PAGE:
Crate Training is a kindness
All training starts with taking advantage of your dog’s natural inclinations to reinforce the behavior you want. The only place your dog will not, by nature, mess, is its sleeping place. Crate training works with your dog’s instinct - he never has the opportunity to be “bad.” Crate training is fairly intense for you. The rule is: if you are not actively paying attention to your dog, your dog is in the crate. Period.
Even if you’re in the same room. If you’re not watching your puppy, it’s in the crate. If you think “caging” your dog is cruel, get over it. It’s worse for your dog not to know the rules of the house. Crate training is not an excuse to ignore your dog for hours at a time.
A puppy cannot go more than a couple of hours during the day without a “bathroom break.” If your dog learns to mess in its crate the behavior is very difficult to correct. It’s one of the biggest challenges when adopting strays or rescues from shelters. It can be done, but requires patience and dedication. Dogs should be taken out at regular intervals; after meals, after naps and after play sessions. And “business” walks are not playtime. Put the collar and leash on, take the dog to a specific spot you want it to use for its toilet area, give your dog a command “go potty.” If it does, reward it with praise and cookies, say “good go potty.” Forget about public embarrassment. If you’re easily embarrassed, don’t get a dog.
Of course you can use any words you want - a friend of ours used “hit it” with her dogs. She just had to be careful not to use the phrase under other circumstances. Your puppy should also sleep in the crate, ideally in your bedroom. Dogs are social animals, they need to know their “pack” or family, is close by. If the dog wakes you in the night, take it out on leash. Give it 10 minutes to “do its business,” go back in, pop him in his crate, say goodnight and go back to bed. Don’t let the dog out by itself, even in a fenced yard. Again, this isn’t playtime. As your dog learns what’s expected of him, the next phase is to keep the dog on leash, out of the cage. Tie the leash around a belt loop so that you can go about your daily routine with both hands free.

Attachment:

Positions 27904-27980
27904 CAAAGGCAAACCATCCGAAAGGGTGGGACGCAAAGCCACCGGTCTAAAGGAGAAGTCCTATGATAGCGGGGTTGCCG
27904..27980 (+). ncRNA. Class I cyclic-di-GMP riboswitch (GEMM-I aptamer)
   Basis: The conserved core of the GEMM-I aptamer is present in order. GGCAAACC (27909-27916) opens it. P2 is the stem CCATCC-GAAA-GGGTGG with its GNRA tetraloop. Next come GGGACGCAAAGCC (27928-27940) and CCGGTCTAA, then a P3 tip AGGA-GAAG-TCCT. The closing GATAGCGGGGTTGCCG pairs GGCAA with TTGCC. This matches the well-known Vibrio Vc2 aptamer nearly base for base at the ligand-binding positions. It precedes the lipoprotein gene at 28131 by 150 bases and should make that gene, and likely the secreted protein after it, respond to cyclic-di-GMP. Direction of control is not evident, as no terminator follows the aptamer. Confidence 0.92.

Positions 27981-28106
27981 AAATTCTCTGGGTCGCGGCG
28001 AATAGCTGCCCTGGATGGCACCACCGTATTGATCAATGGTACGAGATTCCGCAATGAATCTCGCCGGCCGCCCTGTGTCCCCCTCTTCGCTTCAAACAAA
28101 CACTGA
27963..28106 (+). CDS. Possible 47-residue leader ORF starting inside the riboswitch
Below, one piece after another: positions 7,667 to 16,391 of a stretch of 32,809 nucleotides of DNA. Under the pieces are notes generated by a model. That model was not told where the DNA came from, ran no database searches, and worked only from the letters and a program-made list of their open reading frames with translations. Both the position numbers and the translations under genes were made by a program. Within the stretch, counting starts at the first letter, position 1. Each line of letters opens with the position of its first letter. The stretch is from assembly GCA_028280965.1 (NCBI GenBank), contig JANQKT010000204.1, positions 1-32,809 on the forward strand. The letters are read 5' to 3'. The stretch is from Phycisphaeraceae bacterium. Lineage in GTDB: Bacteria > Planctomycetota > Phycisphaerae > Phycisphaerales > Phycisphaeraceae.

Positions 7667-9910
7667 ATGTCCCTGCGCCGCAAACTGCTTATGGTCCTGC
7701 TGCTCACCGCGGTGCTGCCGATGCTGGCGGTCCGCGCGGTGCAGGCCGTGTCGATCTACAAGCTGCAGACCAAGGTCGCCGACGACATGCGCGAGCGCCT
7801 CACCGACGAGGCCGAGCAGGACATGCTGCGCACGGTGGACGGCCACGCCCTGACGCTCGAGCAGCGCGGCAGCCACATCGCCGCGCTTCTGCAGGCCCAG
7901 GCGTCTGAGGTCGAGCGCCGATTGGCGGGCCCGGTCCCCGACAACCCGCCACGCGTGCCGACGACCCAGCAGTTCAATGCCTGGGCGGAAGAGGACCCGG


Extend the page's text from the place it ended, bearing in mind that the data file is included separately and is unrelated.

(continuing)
Keep one eye on the dog. When you see his “gotta go” signals, drop what you’re doing and go. Some people are successful in hanging a bell on the doorknob. They ring the bell whenever they take the dog out. The dog learns, over time, to ring the bell when it has to go. Others teach their dogs to “speak” as a signal to go out. Our dogs are always crated when we leave the house. At this point, they see us reaching for their crate toys (which we stuff with a little peanut butter or kibble) and run for their crates. We don’t necessarily even lock the crates, but they are available to the dogs at all times. It’s their “room,” a safe place they can always go to.
Just a note of caution and safety: never leave a collar or harness on your dog in the crate. It can get caught and cause problems.
Energy Products Articles
Energy Products Books